Another common pathway of transmission for monkeypox is through the clothing or bedsheets of an infected individual. If you are recovering from a monkeypox infection or believe you may be infected, washing your linens and clothing with laundry detergent in a standard washing machine with warm water should get rid of the virus.
Avoid high-risk situations
The CDC considers festivals and events where attendees are fully clothed to be safer in terms of monkeypox transmission. However, people should also be aware other forms of contact like kissing.
Enclosed spaces where minimal to no clothing is worn — such as saunas or raves — do present a higher risk of transmission. The initial monkeypox outbreak in Europe has been speculatively linked to raves that took place in multiple countries.
While it is rare, monkeypox can be spread through respiratory droplets, which is why events where attendees are closely packed together in an enclosed space should be avoided.
Speak to a healthcare provider about getting tested
U.S. health authorities have said they are working to expand the testing capacity for orthopoxvirus. If you believe you have had a close contact with someone who tested positive for monkeypox, contact a healthcare provider about getting tested for orthopoxvirus.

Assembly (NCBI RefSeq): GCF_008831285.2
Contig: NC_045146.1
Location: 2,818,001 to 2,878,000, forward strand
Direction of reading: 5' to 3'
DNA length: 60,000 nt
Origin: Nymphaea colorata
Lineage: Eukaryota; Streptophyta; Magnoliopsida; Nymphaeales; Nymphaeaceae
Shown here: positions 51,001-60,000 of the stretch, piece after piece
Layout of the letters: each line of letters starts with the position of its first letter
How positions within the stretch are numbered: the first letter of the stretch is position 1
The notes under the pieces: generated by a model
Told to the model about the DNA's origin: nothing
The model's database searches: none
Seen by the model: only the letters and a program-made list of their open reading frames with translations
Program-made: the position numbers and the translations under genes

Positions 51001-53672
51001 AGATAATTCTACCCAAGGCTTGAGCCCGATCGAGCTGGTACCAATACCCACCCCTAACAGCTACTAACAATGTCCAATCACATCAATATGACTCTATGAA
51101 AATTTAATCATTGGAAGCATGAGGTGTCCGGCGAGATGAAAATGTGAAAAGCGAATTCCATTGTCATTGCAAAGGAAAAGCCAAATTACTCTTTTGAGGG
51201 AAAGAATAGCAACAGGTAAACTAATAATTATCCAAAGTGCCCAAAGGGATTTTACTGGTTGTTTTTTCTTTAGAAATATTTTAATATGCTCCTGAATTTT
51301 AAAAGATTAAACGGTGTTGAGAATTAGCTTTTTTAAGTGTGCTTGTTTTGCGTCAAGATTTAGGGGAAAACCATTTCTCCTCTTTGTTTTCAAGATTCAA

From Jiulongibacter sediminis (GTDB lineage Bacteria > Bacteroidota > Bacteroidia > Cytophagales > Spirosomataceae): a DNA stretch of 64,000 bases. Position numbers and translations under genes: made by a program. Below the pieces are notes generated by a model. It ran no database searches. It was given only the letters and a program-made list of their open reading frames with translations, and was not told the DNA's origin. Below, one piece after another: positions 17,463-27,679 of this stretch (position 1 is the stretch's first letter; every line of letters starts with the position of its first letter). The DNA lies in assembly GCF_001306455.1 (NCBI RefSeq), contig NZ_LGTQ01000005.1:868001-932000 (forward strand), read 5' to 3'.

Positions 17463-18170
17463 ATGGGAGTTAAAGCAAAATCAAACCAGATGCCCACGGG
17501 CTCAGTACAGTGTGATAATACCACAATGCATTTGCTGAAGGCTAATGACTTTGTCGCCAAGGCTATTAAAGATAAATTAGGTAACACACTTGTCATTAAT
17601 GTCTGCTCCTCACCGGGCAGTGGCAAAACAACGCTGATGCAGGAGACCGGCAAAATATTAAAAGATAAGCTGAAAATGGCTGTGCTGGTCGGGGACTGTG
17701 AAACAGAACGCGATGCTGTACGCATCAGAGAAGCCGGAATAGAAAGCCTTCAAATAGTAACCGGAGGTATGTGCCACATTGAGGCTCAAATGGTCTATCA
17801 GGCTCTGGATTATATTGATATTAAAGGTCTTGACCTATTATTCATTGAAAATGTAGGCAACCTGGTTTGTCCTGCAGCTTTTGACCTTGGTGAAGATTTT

According to Raj Panjabi, the White House’s senior director for global health security and biodefense, public health labs currently have the capacity to perform over a thousand tests per day.
“We are working to make testing through public health labs more convenient and expand testing beyond public health labs through commercial partners. But testing can only happen when people with symptoms seek care,” Panjabi said during a press briefing on Friday.
As monkeypox is very rarely seen in the U.S., some healthcare providers may not be familiar with signs of the virus, which is why it is important for you to recognize potential symptoms and specifically request a test for monkeypox if you believe you might have caught it.
Smallpox vaccines like Jynneos and ACAM2000 are believed to be effective against monkeypox and have already been mobilized to states where infections have been identified. Smallpox medications like brincidofovir and tecovirimat can also be used to treat monkeypox, with recent studies supporting their potential effectiveness against the virus.
Most people recover from an infection within two to four weeks.
Consider wearing a condom if you catch the virus
Monkeypox spreads through contact with the body fluid of an infected individual. However, health officials are unsure on whether the virus can be spread through vaginal fluids and semen.
While this possible pathway of transmission remains unclear, health authorities in the U.K. have recommended that people who recover from monkeypox wear a condom during sex for up to eight weeks after their infection is over.
Any sexual contact, even with a condom, should be avoided if the infection is still ongoing and active lesions are still on the skin.
While monkeypox is not a sexually transmitted infection, any sustained skin-to-skin contact, such as during sex, can lead to an infection.
The Hill has removed its comment section, as there are many other forums for readers to participate in the conversation. We invite you to join the discussion on Facebook and Twitter.